The state commission of inquiry into last spring’s disaster on Mount Meron will begin gathering testimony on Sunday next week, the panel announced on Monday, three months after the deadly stampede at Israel’s biggest religious festival that claimed the lives of 45 celebrants.
The first witness to be called before the commission will be Shimon Lavi, the chief of police for the northern district, who was responsible for public safety at the religious site during the crush on April 30.
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Forty-five people were crushed to death and 150 were injured during the annual pilgrimage to the grave of the 2nd century Mishnaic sage Rabbi Shimon Bar Yochai at the foothills of Mount Meron after visitors began slipping on a metal ramp passing through a narrow, overcrowded passageway. The passageway had been illegally constructed by the Toldos Aharon Hasidic sect to enforce gender separation.
The commission was formed in June, more than a month after the incident. The panel is chaired by former Supreme Court chief justice Miriam Naor and its hearings, which will be held at the Jerusalem Technology Park, will be open to the public and streamed live over the internet.
Lavi, who said the morning after the crush that he “bears overall responsibility, for better or for worse,” is expected to appear before the commission with his lawyer, Avigdor Klagsbald, who he retained shortly after the incident.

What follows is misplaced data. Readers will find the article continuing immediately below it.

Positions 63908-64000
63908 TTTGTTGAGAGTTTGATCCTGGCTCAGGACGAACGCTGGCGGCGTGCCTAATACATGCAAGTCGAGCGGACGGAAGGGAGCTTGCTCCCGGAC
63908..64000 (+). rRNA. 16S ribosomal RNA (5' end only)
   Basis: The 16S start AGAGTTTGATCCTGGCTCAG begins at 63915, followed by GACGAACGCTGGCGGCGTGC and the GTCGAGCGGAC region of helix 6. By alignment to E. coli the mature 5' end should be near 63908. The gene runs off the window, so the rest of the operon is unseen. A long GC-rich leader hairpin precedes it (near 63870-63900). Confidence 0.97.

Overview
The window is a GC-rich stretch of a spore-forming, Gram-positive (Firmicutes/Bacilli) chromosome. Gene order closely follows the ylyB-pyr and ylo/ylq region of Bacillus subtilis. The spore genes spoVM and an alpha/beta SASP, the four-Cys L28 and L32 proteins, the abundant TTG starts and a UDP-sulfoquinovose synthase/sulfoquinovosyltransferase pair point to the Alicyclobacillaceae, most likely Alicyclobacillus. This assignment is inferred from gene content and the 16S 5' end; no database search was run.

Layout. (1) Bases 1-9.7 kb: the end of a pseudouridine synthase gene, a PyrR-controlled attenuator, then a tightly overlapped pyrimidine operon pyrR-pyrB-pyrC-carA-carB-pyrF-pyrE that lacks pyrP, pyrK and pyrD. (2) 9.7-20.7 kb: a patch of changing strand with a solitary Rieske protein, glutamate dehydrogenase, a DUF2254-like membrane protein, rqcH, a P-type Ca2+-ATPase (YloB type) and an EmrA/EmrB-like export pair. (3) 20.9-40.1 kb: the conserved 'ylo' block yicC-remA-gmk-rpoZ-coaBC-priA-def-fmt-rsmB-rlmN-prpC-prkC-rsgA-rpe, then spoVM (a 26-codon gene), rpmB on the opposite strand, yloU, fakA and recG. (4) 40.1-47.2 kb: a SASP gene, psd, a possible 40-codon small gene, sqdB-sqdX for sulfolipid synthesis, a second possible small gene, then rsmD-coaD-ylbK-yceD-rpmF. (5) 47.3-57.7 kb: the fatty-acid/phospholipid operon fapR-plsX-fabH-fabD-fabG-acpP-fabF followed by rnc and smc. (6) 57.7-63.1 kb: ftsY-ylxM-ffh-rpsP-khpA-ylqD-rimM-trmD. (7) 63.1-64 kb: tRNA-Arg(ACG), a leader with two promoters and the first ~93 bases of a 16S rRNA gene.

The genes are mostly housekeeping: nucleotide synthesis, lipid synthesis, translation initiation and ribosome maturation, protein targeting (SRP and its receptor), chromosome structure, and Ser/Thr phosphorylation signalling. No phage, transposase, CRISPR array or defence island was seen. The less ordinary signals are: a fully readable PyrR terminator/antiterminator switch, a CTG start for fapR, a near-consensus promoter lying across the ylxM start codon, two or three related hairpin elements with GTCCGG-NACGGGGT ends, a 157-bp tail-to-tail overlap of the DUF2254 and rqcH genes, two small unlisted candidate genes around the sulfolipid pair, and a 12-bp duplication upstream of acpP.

Lavi intends to present the commission with materials he has collected since the incident that he has said will show that the police under his command had been fully prepared for the event and had undertaken emergency drills, including procedures for evacuating the injured.
In addition to Lavi, the commission also summoned his predecessor Alon Asur and Yosef Schwinger, the head of the National Center for the Development of Holy Places, which oversees the Meron site. Other witnesses include Yisrael Dery, Schwinger’s subordinate who is responsible for Jewish holy sites in the north; the Western Wall Chief Rabbi Shmuel Rabinowitz in his role as chairman of the Committee of Five that oversees the Bar-Yochai tomb; and Eli Friend, manager of the gravesite.
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The state commission has two other members besides Naor – Rabbi Mordechai Karlitz, former mayor of Bnei Brak who once served on the Tal Commission on the ultra-Orthodox draft; and Gen. (ret.) Shlomo Yanai, who previously served as head of the army’s Southern Command and the army’s planning division.
The commission members toured the site for the first time about two weeks ago. They were shown the passageway where celebrants leaving the Toldos Aharon compound were crushed. The members were also given explanations about the building plan of the site, structures slated for demolition and emergency-evacuation routes.
In the wake of the disaster, the police launched an investigation of the officers responsible for maintaining order on the night of the disaster. At the same time, the Benjamin Netanyahu administration was bombarded with calls to open a state commission of inquiry into the causes of the disaster, but these were reportedly opposed by the ultra-Orthodox members of his coalition. The commission was finally established by the Bennett-Lapid government on its second cabinet meeting. Last month, Attorney General Avichai Mendelblit suspended the police and police internal affairs probes while the government panel conducts its own probe.
The commission was also charged with recommending ways to better ensure safety at mass events in the future, mainly at holy sites. The commission will also recommend changes that need to be made to ensure safety at Lag Ba’omer festivities at Meron, both in terms of procedures and infrastructure at the site.